Like everything else in the Mukuru slums the Ruben Centre has had to struggle to survive. Struggle for security of the land, struggle for public acceptance, struggle for managers and struggle for resources both financial and human. And Like all journeys there were different phases.
Mary Killeen and Marianist era. 1986- 1991.
African Education Fund (AEF) from Japan 1992- 1997
1998 Sr. Mary secures government backing and the fledgling school becomes a public school.
2000 - ? The Christian Brother Era.
The Christian brothers took up the school from the year 2000, but still very little was happening in the school. The population was not as big since the slum was just coming up but with the rapid Rural- Urban Migration, quickly the slum started filling up and that id how the school’s population started growing rapidly, Mark you, the school was the only public school in Mukuru in the early years.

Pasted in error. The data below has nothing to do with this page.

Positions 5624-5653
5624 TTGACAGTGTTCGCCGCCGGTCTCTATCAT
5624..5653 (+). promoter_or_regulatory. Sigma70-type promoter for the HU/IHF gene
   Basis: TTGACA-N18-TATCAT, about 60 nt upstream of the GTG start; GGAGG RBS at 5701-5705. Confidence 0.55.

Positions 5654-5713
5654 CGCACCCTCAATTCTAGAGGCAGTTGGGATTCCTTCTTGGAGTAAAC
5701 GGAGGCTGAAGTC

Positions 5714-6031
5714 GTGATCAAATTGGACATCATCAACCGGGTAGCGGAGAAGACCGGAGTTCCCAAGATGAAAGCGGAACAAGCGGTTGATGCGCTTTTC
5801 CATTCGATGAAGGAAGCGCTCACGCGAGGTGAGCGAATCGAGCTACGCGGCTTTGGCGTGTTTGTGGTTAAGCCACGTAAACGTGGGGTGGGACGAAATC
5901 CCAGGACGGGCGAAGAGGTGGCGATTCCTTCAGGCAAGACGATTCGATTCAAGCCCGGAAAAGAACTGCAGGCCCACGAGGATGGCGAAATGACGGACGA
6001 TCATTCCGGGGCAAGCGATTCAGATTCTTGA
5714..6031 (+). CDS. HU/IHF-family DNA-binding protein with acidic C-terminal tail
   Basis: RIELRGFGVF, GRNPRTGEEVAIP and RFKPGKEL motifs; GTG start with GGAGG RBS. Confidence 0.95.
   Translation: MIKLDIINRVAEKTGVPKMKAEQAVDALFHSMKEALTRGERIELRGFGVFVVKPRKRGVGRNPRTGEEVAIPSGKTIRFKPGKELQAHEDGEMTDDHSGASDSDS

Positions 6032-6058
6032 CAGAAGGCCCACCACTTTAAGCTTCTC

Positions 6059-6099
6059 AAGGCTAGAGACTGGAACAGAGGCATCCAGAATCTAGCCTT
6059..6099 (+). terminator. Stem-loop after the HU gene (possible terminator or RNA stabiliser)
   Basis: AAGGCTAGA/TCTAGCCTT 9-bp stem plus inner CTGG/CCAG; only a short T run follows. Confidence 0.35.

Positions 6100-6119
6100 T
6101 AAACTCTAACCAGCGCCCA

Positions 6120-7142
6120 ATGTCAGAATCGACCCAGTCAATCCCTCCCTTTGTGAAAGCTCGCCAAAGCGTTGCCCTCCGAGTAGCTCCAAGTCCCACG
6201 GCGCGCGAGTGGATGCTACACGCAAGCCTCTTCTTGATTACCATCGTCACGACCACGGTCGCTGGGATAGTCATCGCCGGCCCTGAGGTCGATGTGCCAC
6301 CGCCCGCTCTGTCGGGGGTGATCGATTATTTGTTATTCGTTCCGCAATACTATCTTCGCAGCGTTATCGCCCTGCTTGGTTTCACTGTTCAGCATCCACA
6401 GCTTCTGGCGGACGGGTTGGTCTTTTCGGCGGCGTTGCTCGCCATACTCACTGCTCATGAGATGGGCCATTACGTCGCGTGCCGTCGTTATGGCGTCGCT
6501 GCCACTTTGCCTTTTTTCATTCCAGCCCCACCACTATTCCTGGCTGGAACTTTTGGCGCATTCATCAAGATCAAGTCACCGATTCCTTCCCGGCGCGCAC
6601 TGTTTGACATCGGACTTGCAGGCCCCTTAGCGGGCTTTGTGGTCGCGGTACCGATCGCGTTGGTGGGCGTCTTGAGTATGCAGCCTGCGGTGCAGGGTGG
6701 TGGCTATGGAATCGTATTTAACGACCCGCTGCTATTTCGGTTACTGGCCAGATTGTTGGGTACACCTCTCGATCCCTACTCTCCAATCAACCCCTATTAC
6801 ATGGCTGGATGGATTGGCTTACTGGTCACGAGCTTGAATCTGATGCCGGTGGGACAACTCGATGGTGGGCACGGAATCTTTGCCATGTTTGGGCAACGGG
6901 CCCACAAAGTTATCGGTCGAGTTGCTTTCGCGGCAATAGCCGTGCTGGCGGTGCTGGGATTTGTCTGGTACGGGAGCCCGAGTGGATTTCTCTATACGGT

The NARC government introduced FPE in January 2003. And as was expected in a country where a substantial proportion of children were out of school, the response was overwhelming. In many schools, the head teachers found themselves with more children to enroll than their capacity could hold. The main objective of this programme was to make primary education accessible to all children irrespective of their economic backgrounds.